}

Deployment on MSE

mse-example-gpt$ mse deploy
...
Deploying your app 'demo-mse-gpt' with 4096M memory and 3.00 CPU cores...
...
💡 You can now test your application: 

     curl https://$APP_DOMAIN_NAME/health --cacert $CERT_PATH

Congrats 🎊 you’ve just deployed your first app on MSE!

Keep the url and certificate path to perform requests to the MSE app.

💡 You should be able to see your app on https://console.cosmian.com/apps, click on it to view more information about your app, including the url.

As before, you can query your application using curl:

$ curl https://$APP_DOMAIN_NAME/generate --cacert $CERT_PATH
     -H 'Content-Type: application/json' \
     -d '{"query":"User data protection is important for AI applications since"}'

{
    "response": " it protects users' privacy, security and personal information. This includes storing and protecting the data associated with an application so that no unauthorized use can be made of this data. In particular, this type of protection allows for user authentication based on biometric data. The authentication of a user's identity based on their unique fingerprints or"
}

However, using curl is not very practical so we developed simple Python clients to interact with the app.

A confidential chat with your AI assistant 😎

We provide a command-line chat client that you can use to ask questions to your application!

mse-example-gpt/clients_example$ python chat.py https://$APP_DOMAIN_NAME

User> What is computer science?
Assistant> 

The definition of the term computer science includes both academic disciplines such as engineering and computer science. It is an interdisciplinary field which attempts to integrate mathematics, information theory, computational algorithms, artificial intelligence, logic programming, distributed computing, computer architecture, cryptography, communication networks, information processing, artificial vision and control systems

User> Summarize it in a sentence
Assistant> .

How many different things can you name? (3, 6)

As we see, the Pythia model was not fine-tuned for chat usage, so the result is not very good.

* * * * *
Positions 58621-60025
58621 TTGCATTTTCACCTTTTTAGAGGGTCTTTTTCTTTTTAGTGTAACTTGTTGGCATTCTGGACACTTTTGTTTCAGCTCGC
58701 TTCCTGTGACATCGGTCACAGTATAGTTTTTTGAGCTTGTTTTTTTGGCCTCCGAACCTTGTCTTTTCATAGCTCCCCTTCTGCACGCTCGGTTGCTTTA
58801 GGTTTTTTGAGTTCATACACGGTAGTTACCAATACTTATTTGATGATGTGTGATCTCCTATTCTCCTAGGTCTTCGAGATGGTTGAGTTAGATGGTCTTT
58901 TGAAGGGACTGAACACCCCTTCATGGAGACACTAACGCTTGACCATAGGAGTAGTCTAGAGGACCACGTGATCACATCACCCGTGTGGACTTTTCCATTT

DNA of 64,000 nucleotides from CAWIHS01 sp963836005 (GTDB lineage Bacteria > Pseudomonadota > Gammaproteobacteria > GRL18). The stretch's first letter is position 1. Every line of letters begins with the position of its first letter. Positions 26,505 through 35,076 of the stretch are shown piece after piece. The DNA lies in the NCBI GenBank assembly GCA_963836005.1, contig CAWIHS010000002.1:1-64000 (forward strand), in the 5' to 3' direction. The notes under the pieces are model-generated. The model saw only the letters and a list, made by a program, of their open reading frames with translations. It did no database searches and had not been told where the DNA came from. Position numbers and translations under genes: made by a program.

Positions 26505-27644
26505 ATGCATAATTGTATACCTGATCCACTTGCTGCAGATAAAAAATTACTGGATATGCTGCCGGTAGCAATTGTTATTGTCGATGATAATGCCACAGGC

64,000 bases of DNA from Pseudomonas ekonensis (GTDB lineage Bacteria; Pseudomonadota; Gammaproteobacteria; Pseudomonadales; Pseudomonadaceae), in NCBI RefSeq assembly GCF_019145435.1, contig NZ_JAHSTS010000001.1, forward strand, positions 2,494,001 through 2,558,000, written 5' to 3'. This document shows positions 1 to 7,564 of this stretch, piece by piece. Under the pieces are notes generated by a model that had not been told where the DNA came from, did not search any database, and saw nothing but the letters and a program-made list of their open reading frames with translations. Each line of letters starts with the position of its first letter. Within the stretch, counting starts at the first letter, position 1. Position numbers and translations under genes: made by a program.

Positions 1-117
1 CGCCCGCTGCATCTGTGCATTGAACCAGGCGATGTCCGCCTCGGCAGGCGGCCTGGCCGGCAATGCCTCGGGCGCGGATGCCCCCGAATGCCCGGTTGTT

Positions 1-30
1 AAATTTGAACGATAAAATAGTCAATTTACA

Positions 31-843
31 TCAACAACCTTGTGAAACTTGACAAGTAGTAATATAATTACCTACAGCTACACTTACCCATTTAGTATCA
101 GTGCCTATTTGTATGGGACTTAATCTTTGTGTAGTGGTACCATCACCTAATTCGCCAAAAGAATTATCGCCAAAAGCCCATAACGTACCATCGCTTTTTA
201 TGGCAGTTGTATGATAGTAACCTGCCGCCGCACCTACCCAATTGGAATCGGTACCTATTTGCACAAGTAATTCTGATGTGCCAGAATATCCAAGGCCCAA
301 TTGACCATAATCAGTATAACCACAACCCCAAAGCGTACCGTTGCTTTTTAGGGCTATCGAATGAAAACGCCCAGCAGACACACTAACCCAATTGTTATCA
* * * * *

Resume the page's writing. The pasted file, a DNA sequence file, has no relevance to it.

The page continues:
We deployed a confidential chat app with the Falcon-7b model fine-tuned by OpenAssistant, you can try it with the URL https://98d154989818fd3a.cosmian.app:

$ python chat.py --prompt https://98d154989818fd3a.cosmian.app

User> What is computer science?
Assistant> Computer science is the scientific study of computer systems. Computer scientists work on the design, development and application of computer hardware, software and networks. Computer scientists analyze computational problems, including efficiency, reliability, correctness and security, to find and develop algorithms and techniques that address them. Computer scientists also work with software development, including software architecture, software engineering and software testing. Computer scientists design and implement databases, operating systems and networks, while also studying the theory of computation and computational complexity.

User> Summarize it in a sentence
Assistant> Computer science is the scientific study of computer systems, focusing on the design, development and application of hardware, software and networks, as well as the analysis of computational problems and the design of software, systems and networks.

Conclusion

Thank you for reading 🙂
We hope that this “how-to” helped you embrace game-changing LLMs technologies.

If you’re interested in building your own “ChatGPT” with confidence while earning the trust of your board, investors, and customers, we invite you to book a 30-minute demo with our experts. And embark on a journey of innovation, trust, and privacy with Cosmian end-to-end encryption.